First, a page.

Algeria - 1957-1962 - 4e REI - 4 REI - 4th REI - 4th Foreign Infantry Regiment - Foreign Legion - implantations - map

Tebessa - 4e REI - 4 REI - 4th REI - 4th Foreign Infantry Regiment - Foreign Legion - Algeria - 1957 - Colonel Lennuyeux - Colonel Lemeunier - Lieutenant-colonel Sourlier
Tebessa, late 1957. Legionnaires of the 4e REI are reviewed by Colonel Lennuyeux, the then commander-in-chief of the Legion, followed by Colonel Lemeunier (extreme left), the 4e REI’s head, and by Lieutenant Colonel Sourlier, second in command.
GCP 2 - Fort Trinquet - 4e REI - 4 REI - 4th REI - 4th Foreign Infantry Regiment - Foreign Legion - Mauritania - 1957 - GCP 2
The GCP 2, 4e REI parade at the airport of Fort Trinquet in Mauritania, 1957. It is one of those very little-known Foreign Legion units that fought, moreover, in a forgotten war, alongside the Spanish Foreign Legion.
Dodges - 4e REI - 4 REI - 4th REI - 4th Foreign Infantry Regiment - Foreign Legion - Algeria - Khirane - 1958
Dodges of the 4e REI in the sector of Khirane, 1958.
Legionnaires - 4e REI - 4 REI - Foreign Legion - Algeria - 1958
A local guardsman observes the MAS-49 rifle of a 4e REI legionnaire wearing a bush hat; the region of Tebessa, 1958.
Certificat de bonne conduite - Colonel Lemeunier - 4e REI - 4 REI - 4th REI - Foreign Legion - Algeria - 1958
Certificat de bonne conduite for a 4e REI legionnaire, issued in December 1958 by Colonel Lemeunier. Collection of Krzysztof Schramm.
Border - 4e REI - 4 REI - 4th REI - 4th Foreign Infantry Regiment - Foreign Legion - Algeria - 1959
A 4e REI Dodge patrol on the Morice Line, south of Bir El Ater, 1959.
Border - Bône - 4e REI - 4 REI - 4th REI - 4th Foreign Infantry Regiment - Foreign Legion - Algeria - 1959
The 4e REI men patrolling the Morice Line, in the region of Bône, late 1959. Note that the legionnaires wear a bush hat.
Border - AMM8 - 4e REI - 4 REI - 4th REI - Foreign Legion - Algeria - 1959 - AMM8
An M8 Greyhound (called AMM8 in France) of the 4e REI in the region of Bône, November 1959. Since October, the khaki-covered képi had been replaced by the green beret.
Legionnaires  - 4e REI - 4 REI - 4th REI - Foreign Legion - Algeria - 1960 - Spoils of war
4e REI legionnaires with their spoils of war taken after a two-day battle in the region of Bône, 25-26 May 1960; 31 rebels were killed back then.
Border - 4e REI - 4 REI - 4th REI - 4th Foreign Infantry Regiment - Foreign Legion - Algeria - 1961
4e REI legionnaires in the region of Bône, around September 1961. The khaki battledress Mle 1947/52 was replaced in 1960 by a non-paratrooper infantry camouflage uniform of the same model.

Algeria - 1962-1964 - 4e REI - 4 REI - 4th REI - 4th Foreign Infantry Regiment - Foreign Legion - garrisons - Négrine - Ouargla - Reggan - map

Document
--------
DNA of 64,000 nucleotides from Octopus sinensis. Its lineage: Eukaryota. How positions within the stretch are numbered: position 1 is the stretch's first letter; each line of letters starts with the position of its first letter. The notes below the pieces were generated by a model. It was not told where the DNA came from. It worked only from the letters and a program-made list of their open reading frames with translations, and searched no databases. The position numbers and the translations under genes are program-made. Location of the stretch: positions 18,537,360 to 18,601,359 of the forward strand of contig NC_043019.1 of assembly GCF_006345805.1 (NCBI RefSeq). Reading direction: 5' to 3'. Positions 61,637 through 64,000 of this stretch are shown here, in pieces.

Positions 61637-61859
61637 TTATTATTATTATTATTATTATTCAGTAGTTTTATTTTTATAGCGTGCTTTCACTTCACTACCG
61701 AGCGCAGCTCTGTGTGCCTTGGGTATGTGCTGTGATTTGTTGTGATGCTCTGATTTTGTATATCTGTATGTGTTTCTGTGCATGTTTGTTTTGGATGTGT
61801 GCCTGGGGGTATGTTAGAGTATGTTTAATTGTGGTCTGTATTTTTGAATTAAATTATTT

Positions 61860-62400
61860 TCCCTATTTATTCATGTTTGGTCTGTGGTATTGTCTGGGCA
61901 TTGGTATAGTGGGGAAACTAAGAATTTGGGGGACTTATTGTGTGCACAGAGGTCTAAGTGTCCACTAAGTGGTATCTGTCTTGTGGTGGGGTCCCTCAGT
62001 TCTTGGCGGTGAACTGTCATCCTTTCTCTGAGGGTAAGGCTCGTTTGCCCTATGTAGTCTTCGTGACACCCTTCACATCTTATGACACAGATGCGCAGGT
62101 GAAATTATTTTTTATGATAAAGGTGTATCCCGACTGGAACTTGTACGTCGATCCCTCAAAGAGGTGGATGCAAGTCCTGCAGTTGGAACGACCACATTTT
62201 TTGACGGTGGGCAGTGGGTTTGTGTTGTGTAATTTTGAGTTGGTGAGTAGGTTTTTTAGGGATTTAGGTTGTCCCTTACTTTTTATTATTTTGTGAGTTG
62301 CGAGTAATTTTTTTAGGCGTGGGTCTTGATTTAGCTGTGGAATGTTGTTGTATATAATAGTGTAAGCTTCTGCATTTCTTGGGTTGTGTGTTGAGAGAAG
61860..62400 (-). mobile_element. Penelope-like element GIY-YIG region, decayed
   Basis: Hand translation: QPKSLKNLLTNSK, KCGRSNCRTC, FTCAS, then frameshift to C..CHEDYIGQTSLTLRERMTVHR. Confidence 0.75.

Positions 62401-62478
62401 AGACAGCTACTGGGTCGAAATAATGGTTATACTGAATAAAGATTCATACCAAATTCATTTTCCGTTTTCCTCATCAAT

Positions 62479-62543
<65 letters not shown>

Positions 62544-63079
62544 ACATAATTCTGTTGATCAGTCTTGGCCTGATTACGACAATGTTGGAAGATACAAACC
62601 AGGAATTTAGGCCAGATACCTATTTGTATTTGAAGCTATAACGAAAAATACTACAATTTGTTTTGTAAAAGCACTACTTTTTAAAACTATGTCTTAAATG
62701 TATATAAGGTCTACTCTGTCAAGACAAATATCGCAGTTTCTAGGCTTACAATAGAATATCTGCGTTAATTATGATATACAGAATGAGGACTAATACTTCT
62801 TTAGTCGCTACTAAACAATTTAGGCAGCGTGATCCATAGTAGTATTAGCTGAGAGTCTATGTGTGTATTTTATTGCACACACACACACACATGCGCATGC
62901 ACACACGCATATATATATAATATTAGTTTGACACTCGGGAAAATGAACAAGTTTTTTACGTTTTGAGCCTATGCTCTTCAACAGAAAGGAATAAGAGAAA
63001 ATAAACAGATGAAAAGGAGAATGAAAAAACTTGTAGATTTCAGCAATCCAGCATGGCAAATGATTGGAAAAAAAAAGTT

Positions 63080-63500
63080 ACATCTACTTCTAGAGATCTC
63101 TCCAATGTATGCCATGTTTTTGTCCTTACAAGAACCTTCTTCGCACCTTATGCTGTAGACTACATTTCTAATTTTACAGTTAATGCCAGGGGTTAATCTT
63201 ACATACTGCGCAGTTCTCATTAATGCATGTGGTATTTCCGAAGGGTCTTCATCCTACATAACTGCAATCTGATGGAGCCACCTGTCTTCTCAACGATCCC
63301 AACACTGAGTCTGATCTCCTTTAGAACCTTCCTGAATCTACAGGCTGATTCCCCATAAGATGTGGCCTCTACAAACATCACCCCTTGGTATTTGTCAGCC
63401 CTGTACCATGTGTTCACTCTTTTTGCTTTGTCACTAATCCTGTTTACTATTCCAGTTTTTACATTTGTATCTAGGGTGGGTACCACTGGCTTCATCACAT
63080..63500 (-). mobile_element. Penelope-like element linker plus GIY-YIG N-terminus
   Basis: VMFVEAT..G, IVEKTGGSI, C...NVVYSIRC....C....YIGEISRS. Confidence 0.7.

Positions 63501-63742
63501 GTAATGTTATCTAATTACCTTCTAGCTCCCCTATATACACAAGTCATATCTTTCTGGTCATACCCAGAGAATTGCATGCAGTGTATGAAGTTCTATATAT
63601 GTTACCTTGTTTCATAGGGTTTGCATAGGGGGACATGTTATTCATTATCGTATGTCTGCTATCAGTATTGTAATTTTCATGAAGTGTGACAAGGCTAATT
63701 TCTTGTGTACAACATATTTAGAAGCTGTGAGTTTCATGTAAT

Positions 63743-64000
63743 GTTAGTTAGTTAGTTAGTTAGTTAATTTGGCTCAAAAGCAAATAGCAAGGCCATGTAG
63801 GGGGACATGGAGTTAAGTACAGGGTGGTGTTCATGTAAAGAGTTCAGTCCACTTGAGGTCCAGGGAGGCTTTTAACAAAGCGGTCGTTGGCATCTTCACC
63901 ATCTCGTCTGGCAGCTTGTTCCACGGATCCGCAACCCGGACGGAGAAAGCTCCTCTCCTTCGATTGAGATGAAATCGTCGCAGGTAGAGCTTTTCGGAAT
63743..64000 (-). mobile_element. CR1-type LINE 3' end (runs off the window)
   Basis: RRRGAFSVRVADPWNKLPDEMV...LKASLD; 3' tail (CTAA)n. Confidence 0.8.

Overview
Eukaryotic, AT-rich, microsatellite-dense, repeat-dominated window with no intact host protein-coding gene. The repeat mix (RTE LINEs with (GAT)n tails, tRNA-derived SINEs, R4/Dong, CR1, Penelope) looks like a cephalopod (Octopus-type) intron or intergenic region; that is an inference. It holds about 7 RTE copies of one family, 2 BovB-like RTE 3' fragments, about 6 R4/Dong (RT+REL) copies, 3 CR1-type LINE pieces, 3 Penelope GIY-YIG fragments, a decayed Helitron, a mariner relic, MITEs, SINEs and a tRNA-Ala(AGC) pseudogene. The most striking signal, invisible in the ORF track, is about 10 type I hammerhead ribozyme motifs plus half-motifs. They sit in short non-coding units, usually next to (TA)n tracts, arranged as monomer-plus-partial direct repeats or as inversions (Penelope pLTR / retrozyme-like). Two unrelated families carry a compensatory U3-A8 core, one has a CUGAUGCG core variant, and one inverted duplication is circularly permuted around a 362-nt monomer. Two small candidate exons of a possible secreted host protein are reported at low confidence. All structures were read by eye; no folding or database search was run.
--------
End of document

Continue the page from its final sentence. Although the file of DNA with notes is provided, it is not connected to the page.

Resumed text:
Harka - 4e REI - 4 REI - 4th REI - 4th Foreign Infantry Regiment - Foreign Legion - Algeria - 1962
Legionnaires of a harka of the 4e REI in the Negrine region, 1962. The harkas, made up of harkis (Muslim auxiliaries loyal to France) and a few French/Legion cadres, were light-infantry mounted formations, designated as assault commandos. Within the Legion, each infantry or cavalry regiment had several harkas, attached either to a company or to a squadron. During the ceremonies, the harkis of the Legion wore a green-and-red side cap.
Ouargla - 4e REI - 4 REI - 4th REI - 4th Foreign Infantry Regiment - Foreign Legion - Algeria - 1963 - P.C.
Ouargla, HQ of the 4e REI, 1963.
Reggan - 4e REI - 4 REI - 4th REI - 4th Foreign Infantry Regiment - Foreign Legion - Algeria - 1964 - dissolution
Colonel Jacques Brulé, the very last commanding officer of the 4e REI, leads his regiment during the dissolution ceremony at Reggan, 25 April 1964.

 
 
 

4th Foreign Infantry Regiment in 1920-1964: Addditional Image & Document Gallery

 

Military band - 4e REI - 4 REI - 4th REI - 4th Foreign Infantry Regiment - Foreign Legion - Morocco - 1933
Military band of the 4e Etranger in 1933.

Marching Battery - 4e REI - 4 REI - 4th REI - 4th Foreign Infantry Regiment - Foreign Legion - Morocco - 1934
Marching Battery, 4e REI loaded on the trucks, 1934.
Legionnaire - 4e REI - 4 REI - 4th REI - 4th Foreign Infantry Regiment - Foreign Legion - Morocco - Agadir - 1935
The Polish legionnaire of the 3rd Battalion, 4e REI in Agadir, 1935. The white uniform was worn in Morocco during ceremonies, in the 1930s. Collection of Krzysztof Schramm.
3rd Company - Camerone - Fanion - Badge - 4e REI - 4eme REI - Foreign Legion - Morocco - 1937
The fanion of the 3rd Company, 4e REI in 1936-40. The company was designated in 1936 as a direct heir to the 3rd Company, Foreign Regiment in Mexico, that company of the famous 1863 Battle of Camerone. In 1937, the badge of the company was created by Captain Marsol, then the commander. The badge, which retains the shape of the 4e REI insignia, was taken over by the GALE in 1950 and then by the 1er RE in 1955.
Foyer - 4e REI - 4 REI - 4th REI - 4th Foreign Infantry Regiment - Foreign Legion - Morocco - Foyer - Marrakech - 1938
Legionnaires of the 4e REI in Marrakech when building their future Community center (Foyer), 1938.
4e REI - 4 REI - 4th REI - 4th Foreign Infantry Regiment - Foreign Legion - Morocco - Camerone - 1938
Camerone Day in Marrakech, 30 April 1938. The legionnaires are dressed up as their Roman ancestors.
Legionnaire - 4e REI - 4 REI - 4th REI - 4th Foreign Infantry Regiment - Foreign Legion - Morocco - Bar - 1938